Prof. Noam Chomsky wrote:(...) But there is something about human children that gets them to grow the language that’s roughly that of their peers. It is a very rich system. (…) They [the children] don’t try, they cannot prevent themselves from doing it, and they cannot make it happen. The parents can enrich [that]. Anyone who has a two year old, knows that the kid is running around all over the place and trying to find out what the name of everything is. [The child asking:] what’s that, what’s that, what’s that! Then you [the parents] can help them and you can read to the children and show them pictures, and they are all fascinated with it.
There are periods of very rapid language growth [in children], where you just cannot satiate the curiosity fast enough. (Al page interjects: “it’s amazing” and Noam responds and continues) It is unbelievable in fact. What actually happens is really astonishing. Forget the structure of language which is complicated enough, but just take vocabulary acquisition, the simplest part. At peak periods of acquisition of vocabulary, i.e. learning new words, children are picking them up at may be the rate of 1 an hour or something. Which means that they are essentially learning a new word on one exposure!
But if you think what it means to learn a word on one exposure…! The way to understand how amazing an achievement this is, is to try to define a word. Suppose you have an organism that was not equipped to learn the words of human language and you really had to teach it those words by training. First you will have to define a word. What is the meaning of table, for instance? Nobody can do that.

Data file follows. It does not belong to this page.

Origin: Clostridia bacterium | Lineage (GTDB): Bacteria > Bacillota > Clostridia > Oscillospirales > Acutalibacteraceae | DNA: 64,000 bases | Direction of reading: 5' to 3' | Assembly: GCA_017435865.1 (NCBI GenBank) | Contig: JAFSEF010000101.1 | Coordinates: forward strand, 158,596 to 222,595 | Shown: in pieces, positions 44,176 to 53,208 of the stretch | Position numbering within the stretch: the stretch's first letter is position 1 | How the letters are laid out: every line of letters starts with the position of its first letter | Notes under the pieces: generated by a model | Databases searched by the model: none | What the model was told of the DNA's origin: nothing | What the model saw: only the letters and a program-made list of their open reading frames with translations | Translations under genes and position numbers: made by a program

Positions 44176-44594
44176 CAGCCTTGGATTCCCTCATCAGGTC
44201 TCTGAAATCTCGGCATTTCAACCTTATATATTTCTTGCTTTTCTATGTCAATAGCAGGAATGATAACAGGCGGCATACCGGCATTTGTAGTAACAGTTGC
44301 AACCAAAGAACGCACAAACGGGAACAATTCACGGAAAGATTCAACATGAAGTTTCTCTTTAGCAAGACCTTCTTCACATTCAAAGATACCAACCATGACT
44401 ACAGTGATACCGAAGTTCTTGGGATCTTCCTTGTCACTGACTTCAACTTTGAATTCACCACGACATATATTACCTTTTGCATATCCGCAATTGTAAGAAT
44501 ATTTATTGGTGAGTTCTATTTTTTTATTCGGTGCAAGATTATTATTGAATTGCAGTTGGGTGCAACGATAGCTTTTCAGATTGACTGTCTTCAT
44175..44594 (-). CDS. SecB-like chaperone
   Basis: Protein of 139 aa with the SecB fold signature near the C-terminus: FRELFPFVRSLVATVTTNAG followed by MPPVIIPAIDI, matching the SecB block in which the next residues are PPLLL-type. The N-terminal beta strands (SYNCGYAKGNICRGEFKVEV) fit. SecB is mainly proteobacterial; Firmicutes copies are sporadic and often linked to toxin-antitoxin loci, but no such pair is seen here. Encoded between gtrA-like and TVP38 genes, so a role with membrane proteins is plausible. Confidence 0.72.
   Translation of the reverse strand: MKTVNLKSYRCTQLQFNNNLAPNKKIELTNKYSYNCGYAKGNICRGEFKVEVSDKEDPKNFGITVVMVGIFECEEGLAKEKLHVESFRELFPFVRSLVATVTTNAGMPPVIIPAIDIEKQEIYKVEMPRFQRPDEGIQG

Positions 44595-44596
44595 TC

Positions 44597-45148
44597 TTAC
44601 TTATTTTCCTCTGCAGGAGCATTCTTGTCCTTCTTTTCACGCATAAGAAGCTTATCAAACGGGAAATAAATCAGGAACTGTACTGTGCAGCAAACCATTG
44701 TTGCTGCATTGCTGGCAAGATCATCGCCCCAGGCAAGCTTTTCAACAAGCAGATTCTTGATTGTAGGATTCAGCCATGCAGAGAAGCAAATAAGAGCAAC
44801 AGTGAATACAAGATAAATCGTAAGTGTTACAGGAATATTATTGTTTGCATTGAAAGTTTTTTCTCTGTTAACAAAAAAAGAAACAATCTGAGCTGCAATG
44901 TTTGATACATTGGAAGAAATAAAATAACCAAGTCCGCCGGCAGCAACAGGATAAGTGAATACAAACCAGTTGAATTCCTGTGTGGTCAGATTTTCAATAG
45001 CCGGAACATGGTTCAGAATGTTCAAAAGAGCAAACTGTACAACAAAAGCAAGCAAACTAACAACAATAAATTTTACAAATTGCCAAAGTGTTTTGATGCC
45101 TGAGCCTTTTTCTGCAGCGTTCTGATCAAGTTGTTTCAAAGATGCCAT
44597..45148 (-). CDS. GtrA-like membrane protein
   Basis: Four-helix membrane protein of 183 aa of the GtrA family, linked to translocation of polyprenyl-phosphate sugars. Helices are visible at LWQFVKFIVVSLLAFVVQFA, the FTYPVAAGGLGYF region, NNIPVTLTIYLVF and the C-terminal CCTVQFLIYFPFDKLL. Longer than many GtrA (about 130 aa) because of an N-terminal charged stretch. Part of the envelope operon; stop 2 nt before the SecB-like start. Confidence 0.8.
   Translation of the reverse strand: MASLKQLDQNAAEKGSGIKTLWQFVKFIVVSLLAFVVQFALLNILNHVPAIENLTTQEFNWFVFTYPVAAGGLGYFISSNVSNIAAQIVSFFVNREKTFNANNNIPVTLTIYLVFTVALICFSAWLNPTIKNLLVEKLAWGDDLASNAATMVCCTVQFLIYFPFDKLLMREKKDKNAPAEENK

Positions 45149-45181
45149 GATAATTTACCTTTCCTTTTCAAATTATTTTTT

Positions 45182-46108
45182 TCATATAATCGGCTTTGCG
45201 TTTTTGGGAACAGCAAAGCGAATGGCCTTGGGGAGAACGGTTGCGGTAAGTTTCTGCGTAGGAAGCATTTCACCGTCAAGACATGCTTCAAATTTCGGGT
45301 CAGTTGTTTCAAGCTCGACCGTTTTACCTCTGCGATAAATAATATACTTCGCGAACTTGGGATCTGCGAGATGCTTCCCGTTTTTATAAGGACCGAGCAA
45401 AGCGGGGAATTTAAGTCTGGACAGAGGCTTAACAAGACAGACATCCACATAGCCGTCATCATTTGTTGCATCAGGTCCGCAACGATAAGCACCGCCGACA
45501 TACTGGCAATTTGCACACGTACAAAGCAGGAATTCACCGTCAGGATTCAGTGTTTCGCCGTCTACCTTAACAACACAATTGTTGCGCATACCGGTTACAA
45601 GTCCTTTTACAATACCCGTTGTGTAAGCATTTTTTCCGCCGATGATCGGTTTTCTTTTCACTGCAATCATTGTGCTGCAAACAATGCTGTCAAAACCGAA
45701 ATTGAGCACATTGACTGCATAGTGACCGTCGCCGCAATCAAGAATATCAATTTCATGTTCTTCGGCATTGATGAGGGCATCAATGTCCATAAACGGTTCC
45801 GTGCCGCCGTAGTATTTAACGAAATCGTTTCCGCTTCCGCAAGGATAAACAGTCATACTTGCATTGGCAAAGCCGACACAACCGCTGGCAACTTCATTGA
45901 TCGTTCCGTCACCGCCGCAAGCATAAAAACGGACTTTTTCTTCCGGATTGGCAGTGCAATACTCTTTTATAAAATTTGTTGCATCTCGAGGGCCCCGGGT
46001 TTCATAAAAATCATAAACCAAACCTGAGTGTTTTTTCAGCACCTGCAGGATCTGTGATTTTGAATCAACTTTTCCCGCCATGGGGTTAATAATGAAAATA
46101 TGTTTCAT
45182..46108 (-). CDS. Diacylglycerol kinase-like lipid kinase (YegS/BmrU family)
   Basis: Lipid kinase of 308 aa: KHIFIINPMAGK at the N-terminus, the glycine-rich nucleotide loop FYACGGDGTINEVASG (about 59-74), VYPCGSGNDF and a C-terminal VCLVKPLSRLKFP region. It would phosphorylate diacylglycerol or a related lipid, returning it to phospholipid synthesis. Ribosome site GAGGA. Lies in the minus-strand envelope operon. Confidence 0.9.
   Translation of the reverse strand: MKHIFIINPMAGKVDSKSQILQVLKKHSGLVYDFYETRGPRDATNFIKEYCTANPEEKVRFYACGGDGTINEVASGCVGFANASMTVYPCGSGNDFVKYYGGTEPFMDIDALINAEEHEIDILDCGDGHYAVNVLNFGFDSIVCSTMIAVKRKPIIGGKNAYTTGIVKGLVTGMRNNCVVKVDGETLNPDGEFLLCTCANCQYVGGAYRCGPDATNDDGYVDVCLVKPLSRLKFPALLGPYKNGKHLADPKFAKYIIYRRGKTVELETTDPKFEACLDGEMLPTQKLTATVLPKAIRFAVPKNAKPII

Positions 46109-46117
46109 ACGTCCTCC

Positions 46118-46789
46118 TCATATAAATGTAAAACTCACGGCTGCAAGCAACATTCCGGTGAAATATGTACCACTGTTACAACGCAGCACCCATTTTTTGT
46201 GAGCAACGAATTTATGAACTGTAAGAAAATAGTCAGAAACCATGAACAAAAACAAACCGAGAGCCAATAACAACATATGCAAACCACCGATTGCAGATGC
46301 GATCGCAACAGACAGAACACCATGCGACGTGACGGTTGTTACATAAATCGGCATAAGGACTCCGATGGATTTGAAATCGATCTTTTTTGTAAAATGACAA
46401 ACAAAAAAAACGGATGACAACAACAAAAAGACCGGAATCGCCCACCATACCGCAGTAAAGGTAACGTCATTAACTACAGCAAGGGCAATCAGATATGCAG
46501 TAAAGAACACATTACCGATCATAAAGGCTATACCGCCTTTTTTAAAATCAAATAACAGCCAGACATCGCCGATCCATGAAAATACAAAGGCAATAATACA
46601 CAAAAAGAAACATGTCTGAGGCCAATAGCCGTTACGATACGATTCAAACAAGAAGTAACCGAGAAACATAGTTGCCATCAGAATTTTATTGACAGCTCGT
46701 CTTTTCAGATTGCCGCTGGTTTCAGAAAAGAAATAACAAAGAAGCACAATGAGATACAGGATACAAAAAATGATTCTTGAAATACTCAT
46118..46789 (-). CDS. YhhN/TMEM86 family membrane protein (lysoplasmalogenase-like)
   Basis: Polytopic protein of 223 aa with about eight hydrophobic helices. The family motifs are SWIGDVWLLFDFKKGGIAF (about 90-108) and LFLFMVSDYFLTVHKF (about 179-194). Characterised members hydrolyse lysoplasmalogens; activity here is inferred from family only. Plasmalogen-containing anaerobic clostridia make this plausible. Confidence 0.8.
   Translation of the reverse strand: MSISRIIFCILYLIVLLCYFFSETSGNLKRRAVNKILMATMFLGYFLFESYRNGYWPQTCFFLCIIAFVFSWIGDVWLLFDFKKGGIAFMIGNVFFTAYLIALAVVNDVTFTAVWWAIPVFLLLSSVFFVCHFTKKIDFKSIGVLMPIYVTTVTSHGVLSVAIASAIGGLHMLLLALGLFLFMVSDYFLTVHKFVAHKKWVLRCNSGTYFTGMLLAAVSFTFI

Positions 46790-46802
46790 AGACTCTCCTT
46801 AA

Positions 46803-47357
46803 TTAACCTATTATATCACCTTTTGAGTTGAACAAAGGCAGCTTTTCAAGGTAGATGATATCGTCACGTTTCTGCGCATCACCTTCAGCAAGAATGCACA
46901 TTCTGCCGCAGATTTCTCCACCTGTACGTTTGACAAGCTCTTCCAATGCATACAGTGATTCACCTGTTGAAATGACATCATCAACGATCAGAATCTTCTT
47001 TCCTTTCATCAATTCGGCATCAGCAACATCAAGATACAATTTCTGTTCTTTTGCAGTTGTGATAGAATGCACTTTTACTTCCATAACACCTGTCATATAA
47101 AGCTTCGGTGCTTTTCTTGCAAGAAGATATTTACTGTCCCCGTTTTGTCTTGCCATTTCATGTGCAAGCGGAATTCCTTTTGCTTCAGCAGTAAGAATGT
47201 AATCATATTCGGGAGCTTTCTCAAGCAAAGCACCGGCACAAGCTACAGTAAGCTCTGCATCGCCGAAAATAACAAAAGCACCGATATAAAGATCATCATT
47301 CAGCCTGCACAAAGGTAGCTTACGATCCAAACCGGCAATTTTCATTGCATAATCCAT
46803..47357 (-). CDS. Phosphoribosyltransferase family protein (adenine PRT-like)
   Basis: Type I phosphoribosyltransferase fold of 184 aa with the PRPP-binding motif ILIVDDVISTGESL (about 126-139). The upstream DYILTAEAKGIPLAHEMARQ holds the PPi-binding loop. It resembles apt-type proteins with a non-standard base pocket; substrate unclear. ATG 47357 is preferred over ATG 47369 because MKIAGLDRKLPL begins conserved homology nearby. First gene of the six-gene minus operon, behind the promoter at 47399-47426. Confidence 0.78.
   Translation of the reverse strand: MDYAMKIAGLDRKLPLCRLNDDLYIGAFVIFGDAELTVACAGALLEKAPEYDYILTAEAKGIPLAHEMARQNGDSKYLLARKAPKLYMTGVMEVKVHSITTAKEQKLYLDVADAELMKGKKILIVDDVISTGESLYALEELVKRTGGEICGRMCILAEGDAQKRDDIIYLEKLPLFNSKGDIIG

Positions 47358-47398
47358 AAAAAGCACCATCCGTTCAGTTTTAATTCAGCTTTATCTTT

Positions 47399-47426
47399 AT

But you see, what we call a definition are not definitions; they are just hints. If you take the Oxford English dictionary, the one you read with a magnifying glass. And they give you a long detail thing which they call a definition of a word. In fact, it is very far from the definition of a word. It is a few hints that a person who already knows the concept can use to understand what is going on. But remember that the child is picking that up, not from the Oxford dictionary with its whole array of hints. But the child is picking that up from seeing it used once or twice. Now that can only mean one thing, it can only mean that the concept itself, in all of its richness and complexities, is somehow sitting there, waiting to have a sound associated with it. Now it cannot be quite true but something very much like that is probably true. That’s why, you and I, will have essentially the same concept of table, and the same concept of person, and nation, and all sorts of things; and not complicated things, I mean really simple things like person for instance, or thing. We all have that, even though we all have very limited experience, because basically we started with those concepts.(End of interview)
This is just semantics and linguistics.
Was Kant and Wittgenstein trying to narrate metaphysics? I do not think so. They were openly against metaphysics. Moreover, for Wittgenstein, metaphysics was just sheer nonsense. And the aim of the Tractatus itself was an attempt to overcome by the analysis of language what he perceived as the nonsense of metaphysics. For Kant, below is an excerpt from an entry from the Internet Encyclopedia of Philosophy:TimeSeeker wrote: ↑Thu Nov 01, 2018 10:07 amThey were both trying to narrate metaphysics.Averroes wrote: ↑Thu Nov 01, 2018 9:49 amEssentially, both Kant and Wittgenstein were saying the same thing as quoted above even though they were speaking from different logical frameworks separated by about a century. Wittgenstein was speaking from the Fregean-Russellian logical framework and Kant was speaking from the Aristotelian logical framework. There are important differences between these logical frameworks. The Frege system is more powerful than the Aristotelian system. Modern logic is the logic developed by Frege and Russell. However, despite their differences, non of these logical frameworks made a thought a non-thought!